The Insight arrived in the United States last year as the first gasoline/electric hybrid on the market. A 1.0-liter three-cylinder gasoline engine is supplemented by an electric motor to produce the highest EPA fuel economy ratings ever: 61 mpg city and 68 mpg highway.
The Insight is a front-drive, two-seat hatchback with a rounded, teardrop shape. Archrival Toyota offers a similar hybrid powertrain this year in the Prius, a five-passenger four-door sedan. More gas/electric hybrids are on the way, including a Ford Escape sport utility vehicle due in about two years.
Last year, the Insight was available only with a five-speed manual transmission. Next spring, a continuously variable automatic transmission (CVT) will be available. Instead of having three or four forward gears, a CVT operates like a dimmer switch, producing an infinite number of gear ratios.
The Insight looks like a Civic at the front but then morphs into a smooth, rounded shape with flared rear fenders that cover the top half of the wheels. The sleek profile gives it a coefficient of drag of 0.25, the lowest of any mass-produced car. The body and most suspension components are made of lightweight aluminum, and the Insight weighs a trim 1,856 pounds.
The two bucket seats give adults ample room, but they have to travel lightly. A shallow, open cargo area behind the seats (over the battery pack) provides 5 cubic feet of space. A small covered bin at the rear adds 1.5 cubic feet. There also is a roomy glove box but not much else for storage.
A small, cluttered gauge cluster is dominated by a large digital speedometer. Smaller gauges and warning lights show instant fuel economy and when the electric motor is operating. The Insights unusual styling creates a long, tunnel-like view out the rear, with a large window in the hatch lid and a smaller one below.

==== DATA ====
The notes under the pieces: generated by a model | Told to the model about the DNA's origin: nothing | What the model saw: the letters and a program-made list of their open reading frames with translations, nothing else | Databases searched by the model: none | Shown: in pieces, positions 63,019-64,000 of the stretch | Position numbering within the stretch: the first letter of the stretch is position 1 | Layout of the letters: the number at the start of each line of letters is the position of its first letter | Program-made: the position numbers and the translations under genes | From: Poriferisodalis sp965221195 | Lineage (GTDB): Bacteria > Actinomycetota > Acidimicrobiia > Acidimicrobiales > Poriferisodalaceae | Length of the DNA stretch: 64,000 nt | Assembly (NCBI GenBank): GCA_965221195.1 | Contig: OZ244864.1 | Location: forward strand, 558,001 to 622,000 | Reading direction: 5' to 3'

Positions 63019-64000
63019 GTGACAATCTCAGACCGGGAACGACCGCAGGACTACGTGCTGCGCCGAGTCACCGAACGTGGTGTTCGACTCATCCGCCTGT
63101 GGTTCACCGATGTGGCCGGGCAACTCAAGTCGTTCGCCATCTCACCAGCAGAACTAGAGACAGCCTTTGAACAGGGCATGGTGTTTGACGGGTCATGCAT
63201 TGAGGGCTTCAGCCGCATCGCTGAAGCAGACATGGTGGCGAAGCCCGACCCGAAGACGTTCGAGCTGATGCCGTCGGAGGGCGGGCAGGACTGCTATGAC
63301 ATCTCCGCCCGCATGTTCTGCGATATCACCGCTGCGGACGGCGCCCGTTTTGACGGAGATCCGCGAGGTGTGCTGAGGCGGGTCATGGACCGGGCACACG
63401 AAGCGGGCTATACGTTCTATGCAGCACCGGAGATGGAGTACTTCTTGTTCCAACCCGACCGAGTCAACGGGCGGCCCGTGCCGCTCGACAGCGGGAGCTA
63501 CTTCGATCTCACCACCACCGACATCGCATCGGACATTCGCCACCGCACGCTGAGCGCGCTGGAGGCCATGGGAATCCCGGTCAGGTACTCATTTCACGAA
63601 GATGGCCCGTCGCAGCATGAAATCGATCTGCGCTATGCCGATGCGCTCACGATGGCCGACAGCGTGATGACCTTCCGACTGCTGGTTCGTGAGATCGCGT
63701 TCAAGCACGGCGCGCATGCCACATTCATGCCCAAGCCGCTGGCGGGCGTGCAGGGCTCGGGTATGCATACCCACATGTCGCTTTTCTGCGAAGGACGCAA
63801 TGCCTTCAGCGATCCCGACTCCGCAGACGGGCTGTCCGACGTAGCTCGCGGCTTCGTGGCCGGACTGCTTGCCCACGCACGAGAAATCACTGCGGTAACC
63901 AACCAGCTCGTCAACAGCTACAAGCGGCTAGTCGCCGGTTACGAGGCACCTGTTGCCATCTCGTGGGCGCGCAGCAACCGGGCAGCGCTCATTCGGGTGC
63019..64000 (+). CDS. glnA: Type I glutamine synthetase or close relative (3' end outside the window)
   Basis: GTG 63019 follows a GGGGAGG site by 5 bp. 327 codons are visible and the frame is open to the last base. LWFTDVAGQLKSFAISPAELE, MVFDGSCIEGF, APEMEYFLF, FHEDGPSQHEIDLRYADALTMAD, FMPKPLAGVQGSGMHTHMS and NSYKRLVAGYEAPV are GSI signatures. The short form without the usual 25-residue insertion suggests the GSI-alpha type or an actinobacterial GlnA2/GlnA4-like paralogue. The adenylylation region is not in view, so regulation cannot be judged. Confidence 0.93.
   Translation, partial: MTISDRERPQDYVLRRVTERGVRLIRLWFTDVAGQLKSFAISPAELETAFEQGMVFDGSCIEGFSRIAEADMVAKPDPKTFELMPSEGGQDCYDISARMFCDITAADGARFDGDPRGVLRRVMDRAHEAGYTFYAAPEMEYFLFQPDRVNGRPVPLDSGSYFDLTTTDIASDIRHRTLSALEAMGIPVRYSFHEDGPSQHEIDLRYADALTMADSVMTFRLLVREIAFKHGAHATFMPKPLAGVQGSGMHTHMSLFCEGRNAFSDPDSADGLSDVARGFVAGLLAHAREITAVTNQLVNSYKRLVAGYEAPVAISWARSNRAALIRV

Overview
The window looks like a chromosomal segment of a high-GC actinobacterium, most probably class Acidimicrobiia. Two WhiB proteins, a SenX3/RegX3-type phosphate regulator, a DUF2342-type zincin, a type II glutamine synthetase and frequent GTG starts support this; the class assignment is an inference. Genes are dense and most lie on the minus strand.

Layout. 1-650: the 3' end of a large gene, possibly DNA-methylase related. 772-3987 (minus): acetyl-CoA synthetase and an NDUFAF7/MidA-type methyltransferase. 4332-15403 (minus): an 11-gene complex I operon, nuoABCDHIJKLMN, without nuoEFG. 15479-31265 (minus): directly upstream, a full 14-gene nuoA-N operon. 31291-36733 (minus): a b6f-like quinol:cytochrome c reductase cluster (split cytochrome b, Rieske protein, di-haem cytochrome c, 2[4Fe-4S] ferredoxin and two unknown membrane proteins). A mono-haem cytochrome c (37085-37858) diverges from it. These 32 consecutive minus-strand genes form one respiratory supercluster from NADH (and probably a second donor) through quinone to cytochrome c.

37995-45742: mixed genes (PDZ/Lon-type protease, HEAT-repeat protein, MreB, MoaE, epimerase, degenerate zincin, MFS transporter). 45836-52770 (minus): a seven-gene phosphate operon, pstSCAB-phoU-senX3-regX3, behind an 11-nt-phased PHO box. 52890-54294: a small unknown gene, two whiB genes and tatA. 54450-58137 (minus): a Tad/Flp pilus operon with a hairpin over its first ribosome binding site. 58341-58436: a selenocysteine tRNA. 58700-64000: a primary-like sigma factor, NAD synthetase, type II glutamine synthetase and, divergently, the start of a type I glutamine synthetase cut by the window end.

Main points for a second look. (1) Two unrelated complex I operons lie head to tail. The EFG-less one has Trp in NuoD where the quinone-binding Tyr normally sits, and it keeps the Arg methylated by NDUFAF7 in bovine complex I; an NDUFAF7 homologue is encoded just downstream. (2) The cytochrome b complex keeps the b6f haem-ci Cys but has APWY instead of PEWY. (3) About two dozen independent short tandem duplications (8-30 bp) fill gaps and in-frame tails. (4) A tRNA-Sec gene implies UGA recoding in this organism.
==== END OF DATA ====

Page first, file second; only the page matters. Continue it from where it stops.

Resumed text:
The Insight comes with power locks and windows, a cassette player and rear window defogger. Air conditioning is the only major option.
Under the Hood
The Insights drivetrain consists of a 1.0-liter three-cylinder engine with 67 horsepower and a small electric motor that adds 7 hp. The gas engine is the primary power source in the front-drive Insight. The electric motor kicks in for faster acceleration from low speeds and highway passing.
A 48-pound battery pack (the equivalent of 120 D cells) behind the seats supplies power for the electric motor. When the car is cruising, the gas engine recharges the batteries, so there is no need to plug the car into a charger.
When the car is stopped and the transmission is in neutral, the gas engine shuts off to save fuel. It restarts automatically when the transmission is shifted back into a drive gear.
The Insight shows surprising vigor accelerating from a stop, but by the time you shift into fourth gear, the engine feels like its out of breath. A downshift to third or second gear is necessary to generate enough power for passing. This can make driving in fast-paced urban traffic a chore. However, even if you drive with your foot to the floor most of the time, you can still expect close to 50 mpg. Gentler driving should boost mileage closer to the EPA city rating of 61 mpg. Honda claims highway driving tests have yielded more than 80 mpg.
Because it is a two-seater with limited cargo space, the Insight works best as an urban commuter or a second or third vehicle for an environmentally conscious family. The Insight is an improvement over electric cars because it requires no battery charging or special fuels just regular gas, and not much of it.
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